Blondie - No Exit
Album Comparisons: No Exit
No Exit heralded Blondie's return to the music industry following a 17 year absence. As they were always wont to do, the band dabbled in various musical styles and genres for this release, and scored their sixth U.K. number one hit with the single "Maria." I stumbled upon the cassette version of this album while perusing the goods in a local used music store not too long ago, making it (as of this writing) the most recently released major label album I've ever purchased on tape. So how does it compare to the regular CD version? Note: Since the cassette format is much more limited in terms of potential dynamics and sound quality, this comparison is mostly intended to contrast the different philosophies employed in the mastering of these two different formats. The overall volume of the cassette version has been normalized, with dynamics between songs retained. The cassette release does not include the three hidden bonus tracks found on the CD.

Screaming Skin

1999 original CD release

Screaming Skin

1999 original cassette release

Screaming Skin

Forgive and Forget

1999 original CD release

Forgive and Forget

1999 original cassette release

Forgive and Forget

Maria

1999 original CD release

Maria

1999 original cassette release

Maria

No Exit

1999 original CD release

No Exit

1999 original cassette release

No Exit

Double Take

1999 original CD release

Double Take

1999 original cassette release

Double Take

Nothing Is Real But the Girl

1999 original CD release

Nothing Is Real But the Girl

1999 original cassette release

Nothing Is Real But the Girl

Boom Boom in the Zoom Zoom Room

1999 original CD release

Boom Boom in the Zoom Zoom Room

1999 original cassette release

Boom Boom in the Zoom Zoom Room

Night Wind Sent

1999 original CD release

Night Wind Sent

1999 original cassette release

Night Wind Sent

Under the Gun

1999 original CD release

Under the Gun

1999 original cassette release

Under the Gun

Out in the Streets

1999 original CD release

Out in the Streets

1999 original cassette release

Out in the Streets

Happy Dog

1999 original CD release

Happy Dog

1999 original cassette release

Happy Dog

The Dream's Lost on Me

1999 original CD release

The Dream's Lost on Me

1999 original cassette release

The Dream's Lost on Me

Divine

1999 original CD release

Divine

1999 original cassette release

Divine

Dig Up the Conjo

1999 original CD release

Dig Up the Conjo

1999 original cassette release

Dig Up the Conjo
And the winner is: Compact disc release, due to the limitations of the cassette format. Looking at the waveforms, it's clear that the "brickwalling" philosophy was not followed with the cassette release as compared to the compact disc, where it was very definitely applied. This seems consistent with the overall trend of pushing recording levels on digital media higher and higher due to the absence of the physical limitations of analog formats, which tend to restrict how powerful a recording can be while still being considered listenable (or, in fact, playable when it comes to vinyl records). Without these restrictions, it has been possible to escalate the loudness wars to truly ridiculous extremes on compact disc, while leaving the true analog formats comparatively unscathed. That being said, while it's clear that the cassette transfer is less compressed than that employed for the CD, I can't honestly recommend this hard to find version of the album over the far more common digital version. Despite its more dynamic transfer, there's just no escaping the fact that the limitations of the cassette tape format simply make it uncompetitive from an audio standpoint. In the mid to late 90s I used to get excellent, very high quality audio out of the deck in my car using home recorded cassettes, but that was due to using a combination of expensive metal bias, type IV cassettes recorded on a good home stereo with carefully set recording levels and Dolby noise reduction, played in a high end car stereo that was loaded with features you just don't find anymore (auto reverse, a chrome/metal bias switch, etc.). The fact is, your typical type I cassette employing ordinary Dolby B noise reduction just isn't capable of reproducing that same kind of quality. If it were, I'd be more open to recommending the cassette version of this release, but as things stand, the compact disc version is the winner here.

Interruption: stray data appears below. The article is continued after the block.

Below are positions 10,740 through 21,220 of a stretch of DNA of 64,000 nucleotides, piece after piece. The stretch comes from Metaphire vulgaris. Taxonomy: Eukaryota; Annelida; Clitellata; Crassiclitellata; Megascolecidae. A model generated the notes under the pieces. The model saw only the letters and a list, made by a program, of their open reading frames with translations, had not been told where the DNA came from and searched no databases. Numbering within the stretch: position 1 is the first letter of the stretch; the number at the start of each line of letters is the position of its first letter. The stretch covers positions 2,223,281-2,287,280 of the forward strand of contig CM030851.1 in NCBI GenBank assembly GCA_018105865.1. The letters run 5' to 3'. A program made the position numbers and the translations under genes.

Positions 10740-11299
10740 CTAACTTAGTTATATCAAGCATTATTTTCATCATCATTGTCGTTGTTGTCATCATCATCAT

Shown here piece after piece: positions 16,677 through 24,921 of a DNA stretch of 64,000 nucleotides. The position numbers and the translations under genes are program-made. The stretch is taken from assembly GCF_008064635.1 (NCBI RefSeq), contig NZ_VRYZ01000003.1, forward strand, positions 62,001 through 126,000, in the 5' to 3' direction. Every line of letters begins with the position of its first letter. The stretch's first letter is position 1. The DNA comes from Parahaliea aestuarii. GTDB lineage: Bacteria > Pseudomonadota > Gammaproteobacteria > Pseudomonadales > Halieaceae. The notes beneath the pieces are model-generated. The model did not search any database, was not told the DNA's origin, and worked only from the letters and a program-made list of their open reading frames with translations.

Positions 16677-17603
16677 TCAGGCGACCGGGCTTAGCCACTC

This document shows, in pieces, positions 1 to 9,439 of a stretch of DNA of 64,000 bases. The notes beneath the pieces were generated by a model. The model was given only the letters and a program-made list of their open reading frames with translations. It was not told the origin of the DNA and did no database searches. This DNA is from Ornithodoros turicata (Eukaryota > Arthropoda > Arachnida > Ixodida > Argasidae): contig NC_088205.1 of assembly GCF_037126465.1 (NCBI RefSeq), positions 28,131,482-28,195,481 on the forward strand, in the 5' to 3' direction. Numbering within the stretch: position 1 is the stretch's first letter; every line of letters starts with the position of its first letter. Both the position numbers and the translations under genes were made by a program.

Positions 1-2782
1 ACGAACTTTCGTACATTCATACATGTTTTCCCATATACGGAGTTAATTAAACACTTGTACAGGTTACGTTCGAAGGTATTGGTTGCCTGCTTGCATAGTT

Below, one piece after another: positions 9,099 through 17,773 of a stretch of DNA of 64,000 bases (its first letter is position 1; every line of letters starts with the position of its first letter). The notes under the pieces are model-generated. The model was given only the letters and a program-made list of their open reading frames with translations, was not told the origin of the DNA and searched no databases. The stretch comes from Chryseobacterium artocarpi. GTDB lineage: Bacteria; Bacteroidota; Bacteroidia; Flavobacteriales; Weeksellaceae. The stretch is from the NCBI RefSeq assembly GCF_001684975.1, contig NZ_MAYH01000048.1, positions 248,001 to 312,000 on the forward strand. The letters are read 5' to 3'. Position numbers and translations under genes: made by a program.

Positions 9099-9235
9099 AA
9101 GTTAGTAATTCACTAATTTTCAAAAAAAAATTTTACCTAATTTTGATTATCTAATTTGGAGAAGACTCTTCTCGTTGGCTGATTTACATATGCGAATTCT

As a side note, this CD is technically HDCD encoded, though not labeled as such. Decoding of the tracks, however, yields no improvement in dynamics.